UC Davis administration building was occupied yesterday and broken up with 52 arrests. It may be occupied again. Luckily there are no well-established groups to keep things 'responsible' here.

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Schwarz
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Nov 20 2009 22:08
Quote:
What's the response been to this by students in other parts of the States?

This is the latest of a series of occupations in the US. We had a solidarity rally in NYC last night. UC students and workers are getting tons of solidarity messages from all over the country. There have been talks of solidarity occupations to happen elsewhere, especially Chicago.

Quote:
Has there been any dialogue with the high school students?

I forget which university it was (UCLA maybe) but they brought a rally to a local high school and the students tried to get out of the building to join the rally, but the administration locked the doors and windows before they could.

Quote:
Are there any attempts to connect to people other than students?

This entire mobilization is predicated on an alliance between university students (facing a 32% fee increase), professors (already received 8% pay cuts and furloughs) and maintenance/janitorial workers (and their unions) who face 1900 layoffs. Together they called a 3-day strike and walkout.

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Schwarz
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Nov 20 2009 22:23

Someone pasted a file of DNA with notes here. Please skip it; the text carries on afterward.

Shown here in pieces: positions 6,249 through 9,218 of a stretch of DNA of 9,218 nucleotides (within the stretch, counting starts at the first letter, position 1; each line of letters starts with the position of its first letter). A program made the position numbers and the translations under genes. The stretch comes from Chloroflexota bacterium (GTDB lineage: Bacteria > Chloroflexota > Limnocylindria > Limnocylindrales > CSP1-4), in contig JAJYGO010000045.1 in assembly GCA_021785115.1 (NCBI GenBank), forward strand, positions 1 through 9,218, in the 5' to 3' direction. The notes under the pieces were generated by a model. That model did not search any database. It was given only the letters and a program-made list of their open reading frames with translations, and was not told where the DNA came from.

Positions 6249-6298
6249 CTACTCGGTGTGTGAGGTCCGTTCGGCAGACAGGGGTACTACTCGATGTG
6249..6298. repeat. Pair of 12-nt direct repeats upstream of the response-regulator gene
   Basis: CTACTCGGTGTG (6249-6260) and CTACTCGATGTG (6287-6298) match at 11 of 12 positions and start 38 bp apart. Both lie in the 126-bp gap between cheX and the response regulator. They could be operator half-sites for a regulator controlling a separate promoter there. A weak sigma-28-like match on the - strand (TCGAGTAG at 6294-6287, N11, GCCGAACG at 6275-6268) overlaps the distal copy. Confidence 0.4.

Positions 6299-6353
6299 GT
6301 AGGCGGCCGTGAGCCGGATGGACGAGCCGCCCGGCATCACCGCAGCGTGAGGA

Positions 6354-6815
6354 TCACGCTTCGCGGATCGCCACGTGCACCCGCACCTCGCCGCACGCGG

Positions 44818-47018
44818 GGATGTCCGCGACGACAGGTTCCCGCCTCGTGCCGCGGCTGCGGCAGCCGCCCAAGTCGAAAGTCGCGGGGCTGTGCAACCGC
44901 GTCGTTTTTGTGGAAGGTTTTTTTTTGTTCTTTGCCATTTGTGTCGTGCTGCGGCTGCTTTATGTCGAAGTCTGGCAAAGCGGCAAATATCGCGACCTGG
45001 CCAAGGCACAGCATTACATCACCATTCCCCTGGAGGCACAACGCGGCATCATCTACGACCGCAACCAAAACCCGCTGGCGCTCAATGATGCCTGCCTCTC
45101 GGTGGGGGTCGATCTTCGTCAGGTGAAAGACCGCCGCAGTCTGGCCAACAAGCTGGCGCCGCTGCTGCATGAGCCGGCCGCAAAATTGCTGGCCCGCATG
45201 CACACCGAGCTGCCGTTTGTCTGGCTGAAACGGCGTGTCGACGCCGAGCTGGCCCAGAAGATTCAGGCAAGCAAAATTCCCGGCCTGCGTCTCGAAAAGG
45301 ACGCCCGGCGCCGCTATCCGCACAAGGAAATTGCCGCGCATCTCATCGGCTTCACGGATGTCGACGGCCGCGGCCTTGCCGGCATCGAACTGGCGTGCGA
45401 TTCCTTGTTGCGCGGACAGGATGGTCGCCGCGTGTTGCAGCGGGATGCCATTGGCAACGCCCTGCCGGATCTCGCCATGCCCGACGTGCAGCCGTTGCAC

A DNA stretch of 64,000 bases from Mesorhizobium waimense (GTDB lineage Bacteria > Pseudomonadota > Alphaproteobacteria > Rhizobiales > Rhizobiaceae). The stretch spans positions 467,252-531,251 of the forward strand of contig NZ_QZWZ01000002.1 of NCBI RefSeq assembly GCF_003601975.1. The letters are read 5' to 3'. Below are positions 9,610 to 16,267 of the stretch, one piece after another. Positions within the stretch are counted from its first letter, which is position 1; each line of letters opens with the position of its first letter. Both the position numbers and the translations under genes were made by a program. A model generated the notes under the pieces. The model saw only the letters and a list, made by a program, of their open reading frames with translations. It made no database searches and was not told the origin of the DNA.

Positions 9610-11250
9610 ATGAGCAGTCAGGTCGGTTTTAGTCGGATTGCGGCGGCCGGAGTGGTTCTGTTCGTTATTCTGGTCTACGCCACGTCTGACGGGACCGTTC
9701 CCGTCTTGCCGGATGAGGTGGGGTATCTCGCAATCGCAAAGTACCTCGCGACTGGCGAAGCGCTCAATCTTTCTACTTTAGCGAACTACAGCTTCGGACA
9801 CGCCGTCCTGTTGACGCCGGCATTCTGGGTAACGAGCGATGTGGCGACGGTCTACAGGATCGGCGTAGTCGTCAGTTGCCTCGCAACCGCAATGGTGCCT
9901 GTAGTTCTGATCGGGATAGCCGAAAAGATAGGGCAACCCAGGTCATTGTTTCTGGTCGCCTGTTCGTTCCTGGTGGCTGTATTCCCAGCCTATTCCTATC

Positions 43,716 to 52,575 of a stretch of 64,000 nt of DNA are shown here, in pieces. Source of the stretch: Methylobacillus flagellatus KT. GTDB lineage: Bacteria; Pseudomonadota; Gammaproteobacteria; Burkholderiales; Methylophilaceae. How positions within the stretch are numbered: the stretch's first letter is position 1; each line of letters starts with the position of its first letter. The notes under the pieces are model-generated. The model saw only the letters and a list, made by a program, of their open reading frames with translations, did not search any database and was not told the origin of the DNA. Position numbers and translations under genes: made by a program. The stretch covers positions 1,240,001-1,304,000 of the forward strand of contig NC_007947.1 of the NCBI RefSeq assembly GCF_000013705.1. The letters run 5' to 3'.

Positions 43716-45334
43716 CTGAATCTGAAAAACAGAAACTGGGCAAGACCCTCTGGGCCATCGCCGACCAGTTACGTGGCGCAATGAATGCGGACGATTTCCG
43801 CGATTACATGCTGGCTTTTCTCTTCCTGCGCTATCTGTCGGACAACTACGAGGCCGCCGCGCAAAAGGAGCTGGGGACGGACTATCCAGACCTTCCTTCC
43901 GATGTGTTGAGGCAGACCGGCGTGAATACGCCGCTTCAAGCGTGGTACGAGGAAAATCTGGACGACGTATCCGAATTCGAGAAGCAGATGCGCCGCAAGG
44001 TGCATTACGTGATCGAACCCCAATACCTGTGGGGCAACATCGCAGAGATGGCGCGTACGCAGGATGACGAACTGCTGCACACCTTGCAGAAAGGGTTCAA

Strike poster.

Samotnaf
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Nov 20 2009 22:24

Thanks for the info

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Tarwater
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Nov 22 2009 22:51

"Demonstration at UC Santa Cruz ends peacefully"

http://news.yahoo.com/s/ap/20091122/ap_on_re_us/us_california_university_fees

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jaocheu
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Nov 25 2009 15:48

Student occupation, we had one when I was at Uni, totally ridiculus, I opposed it.

A strike is when people withdraw their labour causing financial damage to the company they work for, a student occupation is when students who have already paid their fees give the staff of the Uni a few weeks paid holiday.

At my Uni I said this at the pre-occupation meeting and said a genuine act of defiance would be to hold a fee payment boycott instead, then it would be like a real strike, we would have leverage, the lefties in the union nearly choked just before they bottled it.

Samotnaf
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Nov 25 2009 16:40
Quote:
a student occupation is when students who have already paid their fees give the staff of the Uni a few weeks paid holiday.

Not always - students can, and often have, opened up the occupied buildings to outsiders and used them as centres of open discussion or bases to carry out other actions in the surrounding areas. Don't know how often this is the case in the States - but it's certainly been the case in France and Greece, and elsewhere.